It's rare that you can get this up close and personal with endangered sea turtles, this guy is minutes away from being released into the wild and he looks like he's itching to go.It's all a day's work for the Institute for Marine Mammal Studies in Gulfport.These turtles have finished recovering after being accidentally caught around Mississippi--this one was found near Dauphin Island, she will be tracked.
“Is it a turtle that mostly hangs out in Florida, will it or is it a Mississippi turtle that wandered to Alabama, seeing site fidelity and habitat choice,” says sea turtle ecologist Andy Coleman.Each turtle has their own story and history.Most were accidentally caught by boaters.These are Kemp’s Ridley turtles.They’re considered to be the most endangered sea turtle species.They're loaded onto a truck.The turtles need calming on the bumpy ride to the dock.The release gives researchers a lot of data.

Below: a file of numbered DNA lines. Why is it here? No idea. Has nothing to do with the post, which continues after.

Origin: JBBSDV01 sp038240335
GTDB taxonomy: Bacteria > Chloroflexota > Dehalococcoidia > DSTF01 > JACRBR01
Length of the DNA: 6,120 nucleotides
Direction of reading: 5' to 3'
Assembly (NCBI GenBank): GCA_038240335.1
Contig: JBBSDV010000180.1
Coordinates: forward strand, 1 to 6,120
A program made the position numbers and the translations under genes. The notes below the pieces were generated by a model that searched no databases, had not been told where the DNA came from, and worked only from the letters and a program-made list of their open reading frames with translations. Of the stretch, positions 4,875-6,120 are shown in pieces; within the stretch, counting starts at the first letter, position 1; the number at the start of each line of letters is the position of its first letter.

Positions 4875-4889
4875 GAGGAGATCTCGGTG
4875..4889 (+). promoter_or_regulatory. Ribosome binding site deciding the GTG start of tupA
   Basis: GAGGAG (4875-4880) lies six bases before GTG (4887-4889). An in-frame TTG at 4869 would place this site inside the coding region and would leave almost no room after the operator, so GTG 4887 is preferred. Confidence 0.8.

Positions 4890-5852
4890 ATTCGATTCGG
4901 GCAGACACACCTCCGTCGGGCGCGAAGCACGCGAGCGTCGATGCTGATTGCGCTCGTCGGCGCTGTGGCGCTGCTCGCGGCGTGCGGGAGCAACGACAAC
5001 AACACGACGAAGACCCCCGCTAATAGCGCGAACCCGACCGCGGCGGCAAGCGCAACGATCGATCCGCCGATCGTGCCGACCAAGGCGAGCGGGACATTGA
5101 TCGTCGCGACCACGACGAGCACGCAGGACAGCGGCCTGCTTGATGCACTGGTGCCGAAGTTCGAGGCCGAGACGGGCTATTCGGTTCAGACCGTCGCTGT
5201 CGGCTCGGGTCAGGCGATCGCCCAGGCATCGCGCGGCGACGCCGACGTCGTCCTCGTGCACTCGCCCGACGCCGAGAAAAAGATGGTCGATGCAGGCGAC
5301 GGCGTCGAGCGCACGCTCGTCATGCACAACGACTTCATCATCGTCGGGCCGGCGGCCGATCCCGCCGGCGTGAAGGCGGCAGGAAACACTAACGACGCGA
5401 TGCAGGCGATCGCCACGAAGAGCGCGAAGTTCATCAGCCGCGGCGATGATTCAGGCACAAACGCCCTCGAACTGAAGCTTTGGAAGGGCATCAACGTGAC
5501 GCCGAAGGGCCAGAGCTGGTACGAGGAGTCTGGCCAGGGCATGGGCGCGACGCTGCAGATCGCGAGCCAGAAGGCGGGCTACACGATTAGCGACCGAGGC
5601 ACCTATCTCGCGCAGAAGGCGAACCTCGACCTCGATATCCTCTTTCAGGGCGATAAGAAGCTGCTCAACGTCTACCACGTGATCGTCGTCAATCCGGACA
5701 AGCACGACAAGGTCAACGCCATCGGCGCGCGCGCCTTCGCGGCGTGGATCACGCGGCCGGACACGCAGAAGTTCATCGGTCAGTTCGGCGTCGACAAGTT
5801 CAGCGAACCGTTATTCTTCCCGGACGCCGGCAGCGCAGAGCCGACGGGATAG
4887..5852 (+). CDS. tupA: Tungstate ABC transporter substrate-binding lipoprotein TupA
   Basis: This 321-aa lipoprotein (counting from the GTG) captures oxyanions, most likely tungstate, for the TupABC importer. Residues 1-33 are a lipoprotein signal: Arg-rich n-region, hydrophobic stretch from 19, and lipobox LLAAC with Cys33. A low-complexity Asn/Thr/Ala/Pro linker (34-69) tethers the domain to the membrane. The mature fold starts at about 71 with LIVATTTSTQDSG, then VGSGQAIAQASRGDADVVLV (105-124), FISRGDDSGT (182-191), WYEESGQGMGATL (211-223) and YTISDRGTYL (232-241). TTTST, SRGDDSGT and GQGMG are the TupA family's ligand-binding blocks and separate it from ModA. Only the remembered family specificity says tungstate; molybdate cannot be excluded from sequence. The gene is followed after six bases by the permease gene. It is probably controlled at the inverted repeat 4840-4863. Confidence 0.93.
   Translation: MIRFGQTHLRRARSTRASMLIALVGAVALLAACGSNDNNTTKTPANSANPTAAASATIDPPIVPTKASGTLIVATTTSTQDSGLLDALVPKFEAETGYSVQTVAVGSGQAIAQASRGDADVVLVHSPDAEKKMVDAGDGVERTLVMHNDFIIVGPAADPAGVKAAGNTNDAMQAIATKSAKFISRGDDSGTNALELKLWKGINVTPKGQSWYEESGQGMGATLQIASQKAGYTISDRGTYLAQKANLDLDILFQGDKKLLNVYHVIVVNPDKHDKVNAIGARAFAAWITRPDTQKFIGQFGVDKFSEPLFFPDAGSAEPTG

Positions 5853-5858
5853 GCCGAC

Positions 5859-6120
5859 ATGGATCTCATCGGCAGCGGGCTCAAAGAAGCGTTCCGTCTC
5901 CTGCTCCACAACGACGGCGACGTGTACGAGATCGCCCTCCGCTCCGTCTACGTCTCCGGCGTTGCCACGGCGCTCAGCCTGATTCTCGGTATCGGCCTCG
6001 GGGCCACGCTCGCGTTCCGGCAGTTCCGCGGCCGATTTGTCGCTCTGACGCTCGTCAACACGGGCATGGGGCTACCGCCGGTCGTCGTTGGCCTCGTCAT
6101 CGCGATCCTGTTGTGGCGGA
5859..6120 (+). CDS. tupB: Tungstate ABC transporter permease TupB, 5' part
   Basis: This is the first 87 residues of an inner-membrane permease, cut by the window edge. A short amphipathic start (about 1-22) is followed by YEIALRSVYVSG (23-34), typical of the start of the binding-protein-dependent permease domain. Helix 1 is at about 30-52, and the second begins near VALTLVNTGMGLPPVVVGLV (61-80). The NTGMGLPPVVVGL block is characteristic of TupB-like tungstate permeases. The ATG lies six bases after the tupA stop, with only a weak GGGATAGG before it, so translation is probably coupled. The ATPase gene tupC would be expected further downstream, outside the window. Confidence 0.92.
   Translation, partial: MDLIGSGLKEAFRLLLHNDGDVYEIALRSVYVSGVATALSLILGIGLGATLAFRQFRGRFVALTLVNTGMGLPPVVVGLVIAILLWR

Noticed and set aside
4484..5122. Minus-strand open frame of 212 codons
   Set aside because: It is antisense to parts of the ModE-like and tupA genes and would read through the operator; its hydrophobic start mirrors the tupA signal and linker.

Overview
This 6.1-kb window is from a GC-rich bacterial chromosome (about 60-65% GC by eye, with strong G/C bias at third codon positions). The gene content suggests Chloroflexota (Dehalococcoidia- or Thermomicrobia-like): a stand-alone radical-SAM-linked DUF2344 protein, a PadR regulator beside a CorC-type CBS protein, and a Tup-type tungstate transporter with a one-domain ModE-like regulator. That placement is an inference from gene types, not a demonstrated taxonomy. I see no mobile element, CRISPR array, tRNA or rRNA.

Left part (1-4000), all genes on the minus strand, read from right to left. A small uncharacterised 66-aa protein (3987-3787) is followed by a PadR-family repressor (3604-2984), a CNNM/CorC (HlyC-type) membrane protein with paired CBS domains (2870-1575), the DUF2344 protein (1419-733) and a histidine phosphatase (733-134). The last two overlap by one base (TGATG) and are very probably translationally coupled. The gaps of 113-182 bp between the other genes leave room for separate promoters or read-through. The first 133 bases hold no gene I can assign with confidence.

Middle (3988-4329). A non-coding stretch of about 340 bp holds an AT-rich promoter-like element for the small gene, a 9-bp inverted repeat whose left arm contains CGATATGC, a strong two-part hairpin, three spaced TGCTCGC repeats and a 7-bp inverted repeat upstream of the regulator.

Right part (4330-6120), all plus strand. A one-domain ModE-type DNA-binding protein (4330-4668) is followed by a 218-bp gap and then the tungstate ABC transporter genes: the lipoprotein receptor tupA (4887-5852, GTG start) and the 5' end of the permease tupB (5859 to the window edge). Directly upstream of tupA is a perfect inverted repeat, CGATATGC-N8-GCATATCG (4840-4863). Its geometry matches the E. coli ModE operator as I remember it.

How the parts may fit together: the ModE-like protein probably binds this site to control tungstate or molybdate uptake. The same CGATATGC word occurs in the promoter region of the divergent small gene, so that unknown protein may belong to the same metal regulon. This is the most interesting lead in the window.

“We learn about their movements and what they're doing in the area here specifically,” says Research Assistant Victoria Howard.Next a boat ride to Ship Island and the fun begins.We begin releasing the 14 turtles back into the wild--they seem to want to get as far away from us and the boat as possible.
I even got a chance to drop one in the water myself.
The one with the GPS is called Jamie.The turtle is named after research assistant Jamie Klaus who is about to leave her job at the IMMS. She tells Jamie the turtle “don’t come back” before releasing her into the water.
“We've released them and then they get caught again, we've had a few to do that so we just hope we don't see them again when they get released,” says Klaus.If they're out at sea they're thriving but if they end up back in here something's wrong.To track Jamie the turtle’s progress click here.Researchers say they’ll have Jamie’s data up by Monday 9/9/13.